“To privilege dead stones over living faith”

A modern church sits atop the traditional site of Peter's house in Capernaum. You can see the ruins through this glass floor.

One complaint about my otherwise AMAZING trip to the Holy Land last year was that the holy places are mostly covered up by churches. For example, you can’t see the cave in which, according to ancient tradition, Jesus was born because there’s a church on top of it. In his fictionalized travelogue to the Holy Land, A Hitchhiker’s Guide to Jesus: Reading the Gospels on the Ground, Professor Bruce Fisk shares my frustration but offers this eloquent rejoinder:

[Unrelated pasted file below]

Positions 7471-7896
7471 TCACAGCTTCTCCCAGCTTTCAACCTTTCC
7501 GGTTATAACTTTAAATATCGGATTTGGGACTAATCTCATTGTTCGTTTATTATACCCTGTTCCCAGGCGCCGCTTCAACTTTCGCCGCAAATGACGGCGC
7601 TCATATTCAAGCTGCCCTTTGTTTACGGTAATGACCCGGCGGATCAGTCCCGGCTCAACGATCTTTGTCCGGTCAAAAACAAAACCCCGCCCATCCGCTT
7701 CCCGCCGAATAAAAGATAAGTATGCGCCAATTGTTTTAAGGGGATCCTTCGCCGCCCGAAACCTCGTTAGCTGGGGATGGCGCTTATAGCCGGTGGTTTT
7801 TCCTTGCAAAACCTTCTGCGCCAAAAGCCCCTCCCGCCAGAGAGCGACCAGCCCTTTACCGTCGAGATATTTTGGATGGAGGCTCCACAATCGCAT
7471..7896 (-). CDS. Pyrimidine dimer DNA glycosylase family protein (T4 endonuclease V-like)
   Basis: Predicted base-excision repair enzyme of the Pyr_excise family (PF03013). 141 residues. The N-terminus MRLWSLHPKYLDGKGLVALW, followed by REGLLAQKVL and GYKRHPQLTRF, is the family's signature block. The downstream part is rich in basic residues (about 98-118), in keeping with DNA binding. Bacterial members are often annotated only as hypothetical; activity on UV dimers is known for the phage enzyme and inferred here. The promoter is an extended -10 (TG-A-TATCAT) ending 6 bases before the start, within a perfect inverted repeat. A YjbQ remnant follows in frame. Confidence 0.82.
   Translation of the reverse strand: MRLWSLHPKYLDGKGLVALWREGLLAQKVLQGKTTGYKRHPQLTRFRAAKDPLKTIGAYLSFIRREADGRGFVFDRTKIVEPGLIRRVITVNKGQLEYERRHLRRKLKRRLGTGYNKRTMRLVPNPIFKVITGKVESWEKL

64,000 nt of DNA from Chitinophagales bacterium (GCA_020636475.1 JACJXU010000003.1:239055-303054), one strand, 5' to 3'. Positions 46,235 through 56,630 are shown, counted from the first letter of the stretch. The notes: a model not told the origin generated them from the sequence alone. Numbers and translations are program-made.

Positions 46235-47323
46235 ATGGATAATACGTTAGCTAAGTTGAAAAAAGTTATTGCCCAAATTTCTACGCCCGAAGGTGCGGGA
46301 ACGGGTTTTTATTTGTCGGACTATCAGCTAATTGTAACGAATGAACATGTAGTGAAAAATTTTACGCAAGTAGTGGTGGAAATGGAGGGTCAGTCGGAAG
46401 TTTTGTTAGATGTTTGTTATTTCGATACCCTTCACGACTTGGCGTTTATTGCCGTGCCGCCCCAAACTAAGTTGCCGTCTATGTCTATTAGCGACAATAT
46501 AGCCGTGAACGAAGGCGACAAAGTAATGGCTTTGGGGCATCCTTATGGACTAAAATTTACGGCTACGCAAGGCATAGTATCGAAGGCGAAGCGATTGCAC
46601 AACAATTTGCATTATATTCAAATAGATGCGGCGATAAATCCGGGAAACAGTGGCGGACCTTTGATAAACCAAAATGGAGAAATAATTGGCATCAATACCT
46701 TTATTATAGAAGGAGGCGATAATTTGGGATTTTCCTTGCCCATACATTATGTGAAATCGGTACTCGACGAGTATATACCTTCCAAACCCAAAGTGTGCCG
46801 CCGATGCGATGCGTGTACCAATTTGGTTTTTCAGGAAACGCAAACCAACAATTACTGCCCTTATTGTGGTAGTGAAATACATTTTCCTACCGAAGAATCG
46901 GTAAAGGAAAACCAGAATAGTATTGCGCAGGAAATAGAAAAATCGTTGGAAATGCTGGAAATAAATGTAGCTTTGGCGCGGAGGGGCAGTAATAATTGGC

As I approached Peter’s house, I was initially annoyed by the modern memorial that, since 1990, has brooded over the ruins like a protective griffon over its nest. It made the ruins harder to see, which made no sense to me. But then I watched a pair of nuns ascend the stairs and disappear inside, which made me realize my attitude was painfully Protestant. Why was I eager to skip over centuries of Christian worship and memory, ready to clear away the layers, inclined to privilege dead stones over living faith? I was nothing if not one more in a long stream of pilgrims, each one on a quest for the grace it takes to remain faithful.

Bruce N. Fisk, A Hitchhiker’s Guide to Jesus: Reading the Gospels on the Ground (Grand Rapids, MI: Baker Academic, 2011), 143.

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